Brady enters the lion’s den at RVC
By Richard S. Gubbe
Christopher Brady has had many big auditions before, but none more challenging as taking over as director of the Theatre Arts Park at Rock Valley College. As often as he’s had to audition for big parts, the role he’s playing now will be his hardest to pull off.
Brady inherits a job held for 32 years by Mike Webb, who built the indoor and outdoor theatre programs high enough to pull off the hardest of endeavors, and before him, Ted Bacino, who got things rolling before the arts were a part the culture in the Rock River Valley. But not only does Brady have to live up to two local legends, he faces a program besieged by budget cuts. While having to address the creative side, he has to address the business side. The college cut the indoor program last year while the outdoor Starlight program exists under heavy financial scrutiny.
“I look forward to the challenge of turning it around,” Brady told The Rock River Times. “It may be a bad moment in its history but this is a great place,” he said. “I have creative ways to remedy the situation.”
The Brady plan includes a shift in the creative process.
“I am really going to apply the community aspect of community theater,” he said. “I have my own artistic philosophy and I will create the best art and story on stage with a community approach. I’m sure I will do things that I fail at and I will learn from that.”
By that, he means more input from cast members.
“I don’t worry about perception,” Brady said, who in his early 30s, has youth on his side. His plan involves getting more actors involved in the creative process during rehearsals.
“We will be working in teams,” he said. “I’m not always the smartest person in the room. The more creative people that you have around you, the more ideas you will get. Then I will go with the best idea.“
Brady, who came over from West Junior High School, won’t be teaching theater classes in the spring. The revival of the theater programs begins in the fall. The man who starred as Jean Valjean in the colossal performance of Les Miserables knows all about the talent pool he has to choose from. He hopes that those who opposed Webb’s structured style will return to audition for the summer schedule.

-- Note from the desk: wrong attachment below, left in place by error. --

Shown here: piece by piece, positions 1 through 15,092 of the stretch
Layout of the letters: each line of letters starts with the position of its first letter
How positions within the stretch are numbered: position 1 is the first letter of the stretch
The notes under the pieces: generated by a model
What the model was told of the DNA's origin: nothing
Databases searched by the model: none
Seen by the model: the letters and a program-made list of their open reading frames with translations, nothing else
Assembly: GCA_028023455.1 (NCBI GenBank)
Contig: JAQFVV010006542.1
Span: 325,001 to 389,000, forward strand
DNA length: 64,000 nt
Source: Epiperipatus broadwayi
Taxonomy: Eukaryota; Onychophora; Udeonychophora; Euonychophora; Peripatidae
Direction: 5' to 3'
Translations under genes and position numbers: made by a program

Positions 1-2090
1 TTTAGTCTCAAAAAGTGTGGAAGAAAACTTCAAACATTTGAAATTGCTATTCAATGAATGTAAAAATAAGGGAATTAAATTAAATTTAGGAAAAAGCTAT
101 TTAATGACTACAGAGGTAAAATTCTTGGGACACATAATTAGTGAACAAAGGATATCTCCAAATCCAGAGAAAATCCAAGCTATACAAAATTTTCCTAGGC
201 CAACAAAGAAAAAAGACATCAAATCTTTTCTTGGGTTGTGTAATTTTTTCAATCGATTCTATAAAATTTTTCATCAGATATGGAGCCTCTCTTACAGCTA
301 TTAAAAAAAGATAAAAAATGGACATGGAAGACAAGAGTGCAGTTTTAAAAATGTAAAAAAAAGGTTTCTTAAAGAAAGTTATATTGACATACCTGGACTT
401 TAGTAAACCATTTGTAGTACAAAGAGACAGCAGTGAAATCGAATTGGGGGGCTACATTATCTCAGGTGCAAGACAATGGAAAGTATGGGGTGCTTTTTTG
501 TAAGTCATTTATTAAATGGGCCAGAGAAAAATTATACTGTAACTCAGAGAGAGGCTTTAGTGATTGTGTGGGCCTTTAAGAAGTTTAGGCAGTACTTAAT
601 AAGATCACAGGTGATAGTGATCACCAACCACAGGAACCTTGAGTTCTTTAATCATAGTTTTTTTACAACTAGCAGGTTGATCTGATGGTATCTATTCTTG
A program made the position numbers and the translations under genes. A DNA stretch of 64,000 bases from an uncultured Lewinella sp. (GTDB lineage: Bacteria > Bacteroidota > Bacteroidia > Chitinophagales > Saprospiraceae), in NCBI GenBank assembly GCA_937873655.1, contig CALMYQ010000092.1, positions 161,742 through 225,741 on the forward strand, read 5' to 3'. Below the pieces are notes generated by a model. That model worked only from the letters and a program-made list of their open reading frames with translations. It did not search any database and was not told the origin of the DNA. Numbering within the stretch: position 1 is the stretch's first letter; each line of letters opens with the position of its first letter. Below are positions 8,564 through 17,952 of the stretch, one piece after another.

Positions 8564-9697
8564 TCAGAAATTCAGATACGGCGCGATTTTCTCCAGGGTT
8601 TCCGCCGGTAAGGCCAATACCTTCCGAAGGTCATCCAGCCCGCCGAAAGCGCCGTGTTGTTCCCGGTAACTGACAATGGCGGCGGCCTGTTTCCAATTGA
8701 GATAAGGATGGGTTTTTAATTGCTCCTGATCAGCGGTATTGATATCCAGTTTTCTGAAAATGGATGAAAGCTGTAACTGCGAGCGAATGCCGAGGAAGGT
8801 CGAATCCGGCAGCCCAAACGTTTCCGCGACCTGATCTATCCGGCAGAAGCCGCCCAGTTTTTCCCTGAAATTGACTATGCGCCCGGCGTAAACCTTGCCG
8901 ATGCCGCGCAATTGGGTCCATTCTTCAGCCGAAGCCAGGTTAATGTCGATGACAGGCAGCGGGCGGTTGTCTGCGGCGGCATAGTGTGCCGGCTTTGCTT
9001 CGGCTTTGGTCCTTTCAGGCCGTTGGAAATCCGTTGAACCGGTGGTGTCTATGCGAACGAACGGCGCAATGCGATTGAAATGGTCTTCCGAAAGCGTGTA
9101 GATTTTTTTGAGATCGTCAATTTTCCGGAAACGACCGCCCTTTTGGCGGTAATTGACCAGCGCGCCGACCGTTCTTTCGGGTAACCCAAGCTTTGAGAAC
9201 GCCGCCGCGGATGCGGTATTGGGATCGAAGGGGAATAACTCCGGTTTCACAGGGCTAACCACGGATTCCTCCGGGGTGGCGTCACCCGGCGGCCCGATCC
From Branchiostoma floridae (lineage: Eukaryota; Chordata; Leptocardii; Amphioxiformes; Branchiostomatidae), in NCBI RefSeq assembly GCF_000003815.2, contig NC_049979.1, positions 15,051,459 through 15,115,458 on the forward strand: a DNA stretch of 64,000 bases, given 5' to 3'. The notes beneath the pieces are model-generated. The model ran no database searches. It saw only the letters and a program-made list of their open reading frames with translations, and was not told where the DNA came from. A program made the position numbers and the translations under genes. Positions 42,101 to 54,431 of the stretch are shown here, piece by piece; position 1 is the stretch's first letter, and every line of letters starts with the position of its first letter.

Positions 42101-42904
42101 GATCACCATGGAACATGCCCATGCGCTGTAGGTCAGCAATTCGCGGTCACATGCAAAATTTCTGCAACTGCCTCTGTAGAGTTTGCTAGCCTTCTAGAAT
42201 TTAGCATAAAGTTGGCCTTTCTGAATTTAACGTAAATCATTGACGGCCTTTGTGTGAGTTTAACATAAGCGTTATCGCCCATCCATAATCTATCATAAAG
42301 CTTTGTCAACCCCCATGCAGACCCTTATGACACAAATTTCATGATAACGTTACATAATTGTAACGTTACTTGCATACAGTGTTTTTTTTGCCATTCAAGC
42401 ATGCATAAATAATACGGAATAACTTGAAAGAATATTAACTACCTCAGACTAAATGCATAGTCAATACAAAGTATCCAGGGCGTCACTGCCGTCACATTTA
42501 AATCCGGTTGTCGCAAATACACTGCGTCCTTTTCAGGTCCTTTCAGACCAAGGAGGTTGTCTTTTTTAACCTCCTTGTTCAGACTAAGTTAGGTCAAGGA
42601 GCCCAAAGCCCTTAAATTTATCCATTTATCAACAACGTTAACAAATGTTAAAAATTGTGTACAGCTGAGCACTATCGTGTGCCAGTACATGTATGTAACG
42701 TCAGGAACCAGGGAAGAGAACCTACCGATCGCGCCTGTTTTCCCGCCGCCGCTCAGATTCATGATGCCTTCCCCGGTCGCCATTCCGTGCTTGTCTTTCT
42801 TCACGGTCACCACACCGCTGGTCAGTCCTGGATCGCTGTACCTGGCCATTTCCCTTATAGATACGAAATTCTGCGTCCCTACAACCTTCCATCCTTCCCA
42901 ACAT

Brady said he learned a lot from Webb after working with him often.
“Mike and I are fine as far as a relationship,” Brady said.
But Brady wants to carve out his own path and still keep actors who made past years a success.
“I feel confident in creating a following,” he said “This area is chock-full of talent but they don’t always come out,” Brady said. “I hope everyone feels comfortable to come back. I want them to feel welcome back into Starlight and this is a great place to perform. There’s a lot of family here, the Starlight family, and that is a great place to start from.”
Brady inherits a set lineup of summer shows of Beauty and the Beast, Peter and the Star Catcher, Sister Act, and Godspell.
“The season is great but I wish I had more time before auditions in March,” he said. He said he won’t be changing the show structure but hopes to reach out to the community to keep the flow of talent coming. Brady plans to go into public schools to interact with future actors and bring students to RVC in for workshops.
“We will develop and foster and give them the opportunity to shine and that is what a community theater can do,” he said. “We also need to service our college kids and see them more in Starlight shows.”
If he can last as long as Webb, he will be retirement age.
“I foresee myself here for a very long time if they’ll have me,” he said.